Carolyn Boester of Winchester, Illinois, cried when she learned she had diabetes. Through her family history of the disease on her dad’s side she has seen the toll it can take, including amputations. Diabetes is the eighth leading cause of death in the United States.
Carolyn isn’t crying anymore. Since January, she has worked with Illini Rural Health nurse practitioner Joanna Bunch, APRN-FNP, and today is celebrating success in managing her diabetes.
Diabetes is a chronic health condition – with no cure yet - that affects how the body turns food into energy.
The body breaks down most of the food a person eats into sugar (glucose) and releases it into the bloodstream. When blood sugar goes up, it signals the pancreas to release insulin. Insulin acts like a key to let the blood sugar into the body’s cells for use as energy.
With diabetes, the body doesn’t make enough insulin or can’t use it as well as it should. When there isn’t enough insulin, or cells stop responding to insulin, too much blood sugar stays in the bloodstream. Over time, that can cause serious health problems, such as heart disease, vision loss, and kidney disease.
A fasting blood glucose level of 70-100 and an A1C blood glucose measurement below 5.7% are normal. In January, Carolyn’s blood sugar was 347 and A1C was 11.9%. Today, her blood sugar is 131 and A1C is 7.9%.
“I’m losing weight, eating healthier and putting myself first,” the 62-year-old said. “Joanna helped me get control of my health and I really appreciate it.”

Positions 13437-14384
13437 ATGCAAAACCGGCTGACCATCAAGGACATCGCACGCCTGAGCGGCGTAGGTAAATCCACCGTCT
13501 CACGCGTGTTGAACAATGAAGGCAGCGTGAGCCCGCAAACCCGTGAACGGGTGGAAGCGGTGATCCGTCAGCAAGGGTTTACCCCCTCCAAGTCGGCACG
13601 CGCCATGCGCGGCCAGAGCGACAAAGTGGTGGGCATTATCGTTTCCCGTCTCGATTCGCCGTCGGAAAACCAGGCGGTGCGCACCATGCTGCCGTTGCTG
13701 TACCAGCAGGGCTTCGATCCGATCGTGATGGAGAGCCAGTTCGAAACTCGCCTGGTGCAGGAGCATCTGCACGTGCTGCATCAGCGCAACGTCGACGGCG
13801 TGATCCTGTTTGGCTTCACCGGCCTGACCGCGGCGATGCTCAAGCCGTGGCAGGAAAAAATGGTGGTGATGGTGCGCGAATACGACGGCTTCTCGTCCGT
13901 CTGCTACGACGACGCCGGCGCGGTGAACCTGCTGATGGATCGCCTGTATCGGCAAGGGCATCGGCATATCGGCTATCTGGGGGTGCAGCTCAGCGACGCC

Carolyn had no idea she had diabetes when she saw Joanna for another health situation last January. But Joanna saw the clues and ordered the tests that led to the diagnosis. More than 37 million people in the United States have diabetes, and 1 in 5 of them don't know they have it.
The Centers for Disease Control list the following as possible symptoms of diabetes:
- Urinating a lot, often at night
- Are very thirsty and hungry
- Lose weight without trying
- Have blurry vision
- Have numb or tingling hands or feet
- Feel very tired
- Have very dry skin
- Have sores that heal slowly
- Have more infections than usual
“I don’t know where I would be if Joanna had not discovered my diabetes,” Carolyn said with an emotional quiver in her voice.
Joanna says Carolyn deserves much of the credit.
“Patient compliance with the plan of care plays a major part in successful treatment of all medical conditions,” she said. “That is exactly what Carolyn did in order to get her A1C down to a better number. Without her lifestyle changes and medication compliance it would not have been possible.”
“We as providers encourage and educate patients, order medications and testing. Ultimately it is up to the patient to decide to follow the plan of care,” Joanna concluded.
Carolyn encourages everyone to make another decision about their health, “If you don’t feel right, get tested,” she advised.